Thaw in relations between Russia and Georgia
After a long diplomatic break, which lasted 11 years, the foreign ministers of the Russian Federation and Georgia, Sergey Lavrov and David Zalkaliani met on neutral territory - in the UN secretariat special room. One cannot judge upon which party initiated the meeting in New York - diplomats opt not to disclose such details. But after the negotiations, Zalkaliani on the air on Georgian TV said that the idea of meeting with the Russian Foreign Minister had originated during his preliminary conversation with Swiss diplomats.
After the 2008 five-day war, neutral Switzerland with centuries-old experience acts as an intermediary between the two neighboring states lacking diplomatic relations, interrupted in August 2008 by a decision of the then President of Georgia, Mikheil Saakashvili.
The negotiations between Lavrov and Zalkaliani lasted less than an hour. In the interview, the Georgian minister considered it necessary to mention that he spoke with a Russian colleague about the problems of Abkhazia and South Ossetia, and the Russian minister, in his turn, repeated the well-known thesis that Russia had recognized the independence of the former Georgian autonomies. The unchanging positions of the parties on the “red lines” of the fundamental interstate contradictions did not come as a surprise, but the very fact of the meeting indicates a mutual desire to build relations where it is possible bypassing the mentioned “red lines”.
In anticipation of the meeting in New York, the Russian Foreign Minister made two important statements on Georgian issues: Sergey Lavrov said that if Georgia joins NATO, Moscow will not start a war, but the relations with the alliance will be seriously undermined. In addition, the head of the Russian diplomatic department did not rule out the resumption of direct flights between the two countries, interrupted after the turbulent June events in Tbilisi, where rallies were held against the visit of State Duma deputies to the country.
Following a statement by Georgian President Salome Zurabishvili, who called Russia "the enemy and occupier," Vladimir Putin ordered to suspend the air traffic with the Caucasian republic. But as Sergey Lavrov hinted recently, over the past three months, "the majority of the Georgian population have realized the counterproductive provocative nature of the escapade in the Georgian parliament," and there are more sane politicians appeared in Georgia.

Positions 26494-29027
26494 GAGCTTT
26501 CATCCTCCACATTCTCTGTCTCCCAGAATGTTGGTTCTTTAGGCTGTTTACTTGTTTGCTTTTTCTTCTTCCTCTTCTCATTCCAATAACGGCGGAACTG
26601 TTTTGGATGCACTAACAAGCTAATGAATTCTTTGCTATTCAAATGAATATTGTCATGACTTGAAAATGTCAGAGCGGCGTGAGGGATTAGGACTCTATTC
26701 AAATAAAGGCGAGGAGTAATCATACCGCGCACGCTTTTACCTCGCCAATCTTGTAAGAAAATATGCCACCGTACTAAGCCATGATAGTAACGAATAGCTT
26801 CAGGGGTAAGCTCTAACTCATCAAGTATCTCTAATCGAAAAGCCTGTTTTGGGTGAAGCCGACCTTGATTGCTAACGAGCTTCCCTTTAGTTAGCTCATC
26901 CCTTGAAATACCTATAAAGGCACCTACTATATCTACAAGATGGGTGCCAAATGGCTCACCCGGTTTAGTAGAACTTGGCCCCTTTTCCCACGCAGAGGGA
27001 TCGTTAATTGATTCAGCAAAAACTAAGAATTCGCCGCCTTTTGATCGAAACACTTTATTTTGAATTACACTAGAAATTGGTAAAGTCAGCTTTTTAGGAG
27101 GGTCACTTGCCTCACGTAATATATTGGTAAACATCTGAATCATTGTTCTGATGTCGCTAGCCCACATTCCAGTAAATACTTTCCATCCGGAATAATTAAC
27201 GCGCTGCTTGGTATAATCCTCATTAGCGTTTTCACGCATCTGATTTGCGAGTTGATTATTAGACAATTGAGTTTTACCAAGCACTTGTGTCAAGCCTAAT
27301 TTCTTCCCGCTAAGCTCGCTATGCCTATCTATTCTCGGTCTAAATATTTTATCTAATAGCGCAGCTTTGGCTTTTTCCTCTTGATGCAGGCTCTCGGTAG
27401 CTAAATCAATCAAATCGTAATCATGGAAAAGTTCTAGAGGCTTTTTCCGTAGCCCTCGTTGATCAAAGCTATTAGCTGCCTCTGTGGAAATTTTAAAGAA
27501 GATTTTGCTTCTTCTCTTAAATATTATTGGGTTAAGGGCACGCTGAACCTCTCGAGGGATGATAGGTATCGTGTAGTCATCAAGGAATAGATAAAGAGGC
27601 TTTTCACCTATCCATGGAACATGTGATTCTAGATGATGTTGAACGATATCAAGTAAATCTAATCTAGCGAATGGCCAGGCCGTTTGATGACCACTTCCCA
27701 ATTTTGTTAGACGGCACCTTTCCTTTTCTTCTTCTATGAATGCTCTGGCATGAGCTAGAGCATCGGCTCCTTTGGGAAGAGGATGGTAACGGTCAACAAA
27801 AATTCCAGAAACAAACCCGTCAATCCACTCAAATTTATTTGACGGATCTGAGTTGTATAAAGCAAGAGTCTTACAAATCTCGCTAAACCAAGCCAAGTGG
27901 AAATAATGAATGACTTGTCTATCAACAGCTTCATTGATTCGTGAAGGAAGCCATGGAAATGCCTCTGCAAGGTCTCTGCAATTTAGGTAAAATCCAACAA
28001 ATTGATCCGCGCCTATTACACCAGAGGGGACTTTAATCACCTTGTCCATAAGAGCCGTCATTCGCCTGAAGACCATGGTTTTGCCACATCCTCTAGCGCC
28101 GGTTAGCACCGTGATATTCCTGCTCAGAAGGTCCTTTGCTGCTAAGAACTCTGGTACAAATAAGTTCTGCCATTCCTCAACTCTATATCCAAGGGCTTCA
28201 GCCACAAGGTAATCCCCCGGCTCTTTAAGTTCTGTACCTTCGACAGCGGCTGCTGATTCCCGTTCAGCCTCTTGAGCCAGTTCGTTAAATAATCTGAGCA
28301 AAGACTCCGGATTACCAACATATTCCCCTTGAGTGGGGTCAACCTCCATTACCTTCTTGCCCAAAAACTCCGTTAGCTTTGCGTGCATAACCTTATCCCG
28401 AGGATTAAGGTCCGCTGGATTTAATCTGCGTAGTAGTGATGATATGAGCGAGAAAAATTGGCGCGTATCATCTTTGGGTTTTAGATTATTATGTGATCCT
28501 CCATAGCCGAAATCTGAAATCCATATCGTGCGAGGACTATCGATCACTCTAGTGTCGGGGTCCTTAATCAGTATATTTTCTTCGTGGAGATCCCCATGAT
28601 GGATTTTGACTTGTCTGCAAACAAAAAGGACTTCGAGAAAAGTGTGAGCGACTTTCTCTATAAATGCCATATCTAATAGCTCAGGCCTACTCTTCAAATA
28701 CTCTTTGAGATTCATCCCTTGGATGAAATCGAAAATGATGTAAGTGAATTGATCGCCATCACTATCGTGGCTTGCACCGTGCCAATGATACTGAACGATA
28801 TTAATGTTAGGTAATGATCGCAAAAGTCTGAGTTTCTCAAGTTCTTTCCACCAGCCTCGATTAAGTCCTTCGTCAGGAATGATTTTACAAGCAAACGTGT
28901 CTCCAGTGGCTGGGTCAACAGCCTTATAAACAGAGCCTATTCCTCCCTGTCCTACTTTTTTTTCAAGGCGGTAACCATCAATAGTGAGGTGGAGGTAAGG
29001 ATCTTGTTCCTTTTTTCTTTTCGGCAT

The ban on direct flights from Russian cities hit the tourism industry of Georgia. By the end of the year, the country may lose from 350 to 400 million euros. Alarming expectations put pressure on the national currency, the lari, which has hit an unprecedentedly low level in 25 years - 3.2 lari per euro.
However, in June, the Russian leadership abstained from a comprehensive embargo, did not stop importing Georgian agricultural products, wine and Borjomi, and now there are talks about restoring flights. Apparently, the official Tbilisi’s steps that were taken after the summer exacerbation were considered acceptable in Moscow: several leaders and participants of the “anti-occupation movement” are either arrested or under investigation on charges of trying to storm the parliament. The country's top leadership, including the chairman of the ruling Georgian Dream party, billionaire Bidzina Ivanishvili, condemned the scandalous escapade of journalist George Gabuniya on Rustavi-2. Soon, the owner of the channel changed. But most importantly, the former Minister of Internal Affairs, George Gakharia who has connections with Russia, became the Prime Minister of Georgia. Unlike previous prime ministers, he is considered a self-sufficient figure capable of making important decisions, including in the Russian direction, despite the fierce stance of the opposition.
Roman Gotsiridze, one of Saakashvili’s closest associates in the opposition United National Movement (UNM) party, said in an interview with Vestnik Kavkaza that the latest steps and statements by the Russian leadership are aimed at “supporting and encouraging the pro-Russian Prime Minister Gakharia,” whom Moscow, according to the opposition’s conviction, considers ”an inside man in Georgia."
Whether it is right or not, we will see in the near future. Saakashvili and his associates are increasingly talking about the preparation of some "catastrophic for the country" agreement between Moscow and Tbilisi. And in their opinion, the first step will be the restoration of diplomatic relations and the return of Georgia to the CIS in the near future.